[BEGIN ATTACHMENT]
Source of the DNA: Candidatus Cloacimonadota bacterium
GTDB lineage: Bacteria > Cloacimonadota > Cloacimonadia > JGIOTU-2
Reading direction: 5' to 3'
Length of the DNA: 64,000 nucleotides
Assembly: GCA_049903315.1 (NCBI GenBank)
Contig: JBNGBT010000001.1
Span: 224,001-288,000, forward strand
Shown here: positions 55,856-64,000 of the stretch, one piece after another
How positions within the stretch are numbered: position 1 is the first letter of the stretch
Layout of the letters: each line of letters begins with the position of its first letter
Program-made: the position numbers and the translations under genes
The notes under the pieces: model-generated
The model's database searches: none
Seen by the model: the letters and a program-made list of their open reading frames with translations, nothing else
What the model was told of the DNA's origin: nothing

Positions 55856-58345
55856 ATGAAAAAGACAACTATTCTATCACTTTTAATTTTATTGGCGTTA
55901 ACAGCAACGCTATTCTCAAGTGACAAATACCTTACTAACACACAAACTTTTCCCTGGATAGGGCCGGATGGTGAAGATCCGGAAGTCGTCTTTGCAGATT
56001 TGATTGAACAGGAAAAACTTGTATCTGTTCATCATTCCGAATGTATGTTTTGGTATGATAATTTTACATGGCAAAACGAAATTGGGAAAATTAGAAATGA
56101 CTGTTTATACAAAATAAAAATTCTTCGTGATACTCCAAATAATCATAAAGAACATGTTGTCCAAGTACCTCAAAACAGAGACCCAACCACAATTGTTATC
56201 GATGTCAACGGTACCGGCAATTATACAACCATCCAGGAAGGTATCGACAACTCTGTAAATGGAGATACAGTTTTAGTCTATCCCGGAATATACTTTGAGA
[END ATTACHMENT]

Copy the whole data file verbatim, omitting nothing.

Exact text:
Source of the DNA: Candidatus Cloacimonadota bacterium
GTDB lineage: Bacteria > Cloacimonadota > Cloacimonadia > JGIOTU-2
Reading direction: 5' to 3'
Length of the DNA: 64,000 nucleotides
Assembly: GCA_049903315.1 (NCBI GenBank)
Contig: JBNGBT010000001.1
Span: 224,001-288,000, forward strand
Shown here: positions 55,856-64,000 of the stretch, one piece after another
How positions within the stretch are numbered: position 1 is the first letter of the stretch
Layout of the letters: each line of letters begins with the position of its first letter
Program-made: the position numbers and the translations under genes
The notes under the pieces: model-generated
The model's database searches: none
Seen by the model: the letters and a program-made list of their open reading frames with translations, nothing else
What the model was told of the DNA's origin: nothing

Positions 55856-58345
55856 ATGAAAAAGACAACTATTCTATCACTTTTAATTTTATTGGCGTTA
55901 ACAGCAACGCTATTCTCAAGTGACAAATACCTTACTAACACACAAACTTTTCCCTGGATAGGGCCGGATGGTGAAGATCCGGAAGTCGTCTTTGCAGATT
56001 TGATTGAACAGGAAAAACTTGTATCTGTTCATCATTCCGAATGTATGTTTTGGTATGATAATTTTACATGGCAAAACGAAATTGGGAAAATTAGAAATGA
56101 CTGTTTATACAAAATAAAAATTCTTCGTGATACTCCAAATAATCATAAAGAACATGTTGTCCAAGTACCTCAAAACAGAGACCCAACCACAATTGTTATC
56201 GATGTCAACGGTACCGGCAATTATACAACCATCCAGGAAGGTATCGACAACTCTGTAAATGGAGATACAGTTTTAGTCTATCCCGGAATATACTTTGAGA